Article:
UFC lightweight champ Benson Henderson is an incredibly skilled competitor and a genuinely personable guy as well. However, he’s not the type of fighter who goes out of his way to promote himself in interviews by making outrageous claims, letting his performances in the ring speak volumes.

While Henderson is well-liked by fans, his humble attitude has slowed him from achieving the same level of mainstream success some of his counterparts have found. He’s also aware a change in how he markets himself would make a difference. Still, he’s not certain he wants to be a 155-pound version of Chael Sonnen just yet.

“He knows it’s a promotional game. He is of average speed, average athletic-wise, white guy, average-looking, and he wrestles guys. He holds guys down – that’s his game,” said Henderson of Sonnen in an interview with MMAJunkie. “Who wants to see that? That’s not a super-marketable (style). But as soon as he starts talking, he’s very marketable. And he knows that.”

Sonnen has been at the forefront of MMA for the past few years despite mixed success in the cage. Rather, the bulk of attention he’s received has related to his ability to sell himself, his opponents, and the UFC’s product through a constant stream of comments that are often humorous and insightful, occasionally cringe-worthy as well.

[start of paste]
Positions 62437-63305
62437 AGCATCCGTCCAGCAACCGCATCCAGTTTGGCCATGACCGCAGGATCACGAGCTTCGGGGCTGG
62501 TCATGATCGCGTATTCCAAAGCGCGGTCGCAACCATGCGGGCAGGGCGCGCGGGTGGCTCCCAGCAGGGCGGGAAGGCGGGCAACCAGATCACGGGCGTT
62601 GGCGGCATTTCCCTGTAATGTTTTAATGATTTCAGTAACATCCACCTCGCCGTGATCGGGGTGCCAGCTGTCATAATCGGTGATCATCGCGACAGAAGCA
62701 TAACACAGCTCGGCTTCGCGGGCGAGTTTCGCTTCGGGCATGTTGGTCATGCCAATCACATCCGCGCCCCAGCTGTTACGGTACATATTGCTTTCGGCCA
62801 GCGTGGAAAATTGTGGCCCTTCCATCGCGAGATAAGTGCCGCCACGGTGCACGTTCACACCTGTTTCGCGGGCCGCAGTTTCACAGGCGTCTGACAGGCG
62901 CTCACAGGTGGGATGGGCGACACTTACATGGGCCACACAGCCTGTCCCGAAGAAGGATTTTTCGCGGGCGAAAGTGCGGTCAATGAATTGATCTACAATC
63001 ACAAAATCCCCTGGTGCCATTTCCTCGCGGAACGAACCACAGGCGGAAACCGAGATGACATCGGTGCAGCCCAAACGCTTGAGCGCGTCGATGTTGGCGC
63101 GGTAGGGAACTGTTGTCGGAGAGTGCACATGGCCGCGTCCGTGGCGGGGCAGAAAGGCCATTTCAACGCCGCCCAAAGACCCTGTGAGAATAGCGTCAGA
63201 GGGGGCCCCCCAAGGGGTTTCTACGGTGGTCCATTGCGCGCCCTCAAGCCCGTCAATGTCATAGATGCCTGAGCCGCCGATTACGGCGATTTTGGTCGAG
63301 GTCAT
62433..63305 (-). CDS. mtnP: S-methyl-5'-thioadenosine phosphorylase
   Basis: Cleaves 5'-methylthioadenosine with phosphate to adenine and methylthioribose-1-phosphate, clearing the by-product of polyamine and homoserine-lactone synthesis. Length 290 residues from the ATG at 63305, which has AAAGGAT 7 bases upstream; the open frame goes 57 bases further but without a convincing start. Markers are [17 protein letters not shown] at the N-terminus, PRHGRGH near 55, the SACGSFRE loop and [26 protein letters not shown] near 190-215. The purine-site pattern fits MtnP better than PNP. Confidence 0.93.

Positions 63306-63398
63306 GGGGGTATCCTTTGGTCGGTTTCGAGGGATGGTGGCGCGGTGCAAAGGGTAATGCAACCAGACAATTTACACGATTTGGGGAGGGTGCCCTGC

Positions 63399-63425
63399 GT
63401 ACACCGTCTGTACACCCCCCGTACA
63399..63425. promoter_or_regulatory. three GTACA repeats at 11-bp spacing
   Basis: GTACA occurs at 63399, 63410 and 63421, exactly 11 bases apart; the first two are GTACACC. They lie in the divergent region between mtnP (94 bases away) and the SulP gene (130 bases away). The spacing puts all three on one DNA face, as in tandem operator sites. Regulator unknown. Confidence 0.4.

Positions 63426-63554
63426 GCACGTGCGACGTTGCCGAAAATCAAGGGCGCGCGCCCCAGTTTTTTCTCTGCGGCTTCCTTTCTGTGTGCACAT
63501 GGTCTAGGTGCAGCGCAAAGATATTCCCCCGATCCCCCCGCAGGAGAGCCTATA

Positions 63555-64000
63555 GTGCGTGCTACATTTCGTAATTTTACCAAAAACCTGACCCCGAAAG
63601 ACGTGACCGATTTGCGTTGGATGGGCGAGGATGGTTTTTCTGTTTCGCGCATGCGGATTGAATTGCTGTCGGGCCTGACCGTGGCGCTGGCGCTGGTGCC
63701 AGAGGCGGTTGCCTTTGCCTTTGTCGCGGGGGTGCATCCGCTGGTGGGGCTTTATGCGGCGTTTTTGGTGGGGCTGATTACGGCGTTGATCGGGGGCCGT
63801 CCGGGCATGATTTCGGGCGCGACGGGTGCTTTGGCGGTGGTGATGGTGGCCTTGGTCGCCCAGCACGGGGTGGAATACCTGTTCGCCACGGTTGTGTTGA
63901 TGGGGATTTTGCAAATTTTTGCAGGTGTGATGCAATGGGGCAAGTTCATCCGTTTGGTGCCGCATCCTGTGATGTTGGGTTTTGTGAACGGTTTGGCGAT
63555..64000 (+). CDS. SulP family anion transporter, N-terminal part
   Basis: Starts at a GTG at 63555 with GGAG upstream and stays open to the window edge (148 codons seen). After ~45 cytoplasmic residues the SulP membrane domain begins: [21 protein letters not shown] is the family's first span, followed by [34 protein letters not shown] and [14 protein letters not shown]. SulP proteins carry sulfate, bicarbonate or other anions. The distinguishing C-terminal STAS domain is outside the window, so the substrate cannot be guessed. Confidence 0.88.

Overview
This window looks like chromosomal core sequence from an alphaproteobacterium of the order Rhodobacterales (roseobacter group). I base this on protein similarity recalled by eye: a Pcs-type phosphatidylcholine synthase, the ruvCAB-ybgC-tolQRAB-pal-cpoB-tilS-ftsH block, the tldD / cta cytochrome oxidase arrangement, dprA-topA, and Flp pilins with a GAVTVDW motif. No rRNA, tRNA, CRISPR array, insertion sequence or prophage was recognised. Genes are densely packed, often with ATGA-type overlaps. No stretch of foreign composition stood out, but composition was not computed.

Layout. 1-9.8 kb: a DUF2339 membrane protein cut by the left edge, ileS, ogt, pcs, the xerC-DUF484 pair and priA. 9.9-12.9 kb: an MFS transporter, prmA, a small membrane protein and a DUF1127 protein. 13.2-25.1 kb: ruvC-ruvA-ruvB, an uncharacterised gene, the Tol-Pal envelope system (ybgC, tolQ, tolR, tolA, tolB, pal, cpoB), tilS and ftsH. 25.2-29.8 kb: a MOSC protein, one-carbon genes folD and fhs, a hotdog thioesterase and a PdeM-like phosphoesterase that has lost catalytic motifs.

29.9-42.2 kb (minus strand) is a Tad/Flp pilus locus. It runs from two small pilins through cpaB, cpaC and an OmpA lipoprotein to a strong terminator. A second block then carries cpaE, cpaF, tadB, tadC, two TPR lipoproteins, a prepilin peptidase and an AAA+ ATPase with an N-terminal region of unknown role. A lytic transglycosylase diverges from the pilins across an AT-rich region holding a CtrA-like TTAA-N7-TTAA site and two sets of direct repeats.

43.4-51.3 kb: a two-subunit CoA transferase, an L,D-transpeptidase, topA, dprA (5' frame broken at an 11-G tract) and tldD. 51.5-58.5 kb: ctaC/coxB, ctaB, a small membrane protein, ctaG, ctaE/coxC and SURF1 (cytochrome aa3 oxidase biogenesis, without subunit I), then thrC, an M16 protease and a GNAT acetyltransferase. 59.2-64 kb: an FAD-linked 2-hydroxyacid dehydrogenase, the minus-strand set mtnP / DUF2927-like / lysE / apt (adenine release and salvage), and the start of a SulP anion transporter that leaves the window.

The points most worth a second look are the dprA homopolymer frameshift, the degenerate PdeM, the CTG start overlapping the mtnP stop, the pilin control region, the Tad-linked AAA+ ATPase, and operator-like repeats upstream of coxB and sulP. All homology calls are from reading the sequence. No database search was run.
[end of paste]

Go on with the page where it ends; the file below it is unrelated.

Regardless of how successful it has been for Sonnen, the 17-2 Henderson still seems intent on wowing crowds with his output in the Octagon instead of on Twitter or UFC Tonight.

“You have to be entertaining and have a few tricks up your sleeves, (to where people say), ‘Oh wow, what was that?’ A few entertaining tricks, and hopefully you pull them off,” explained Henderson of his approach to competition.

Henderson will have a chance to turn heads in a month when he defends his title against Nate Diaz on network television at UFC on FOX 5. He will be going for his sixth straight UFC win in the bout, a feat Sonnen has never come close to achieving. With a headlining slot on FOX and title in tow, it appears “Bendo” is proof that a degree in spewing smack isn’t quite as important as a polished skill-set and relentless drive to improve one’s craft.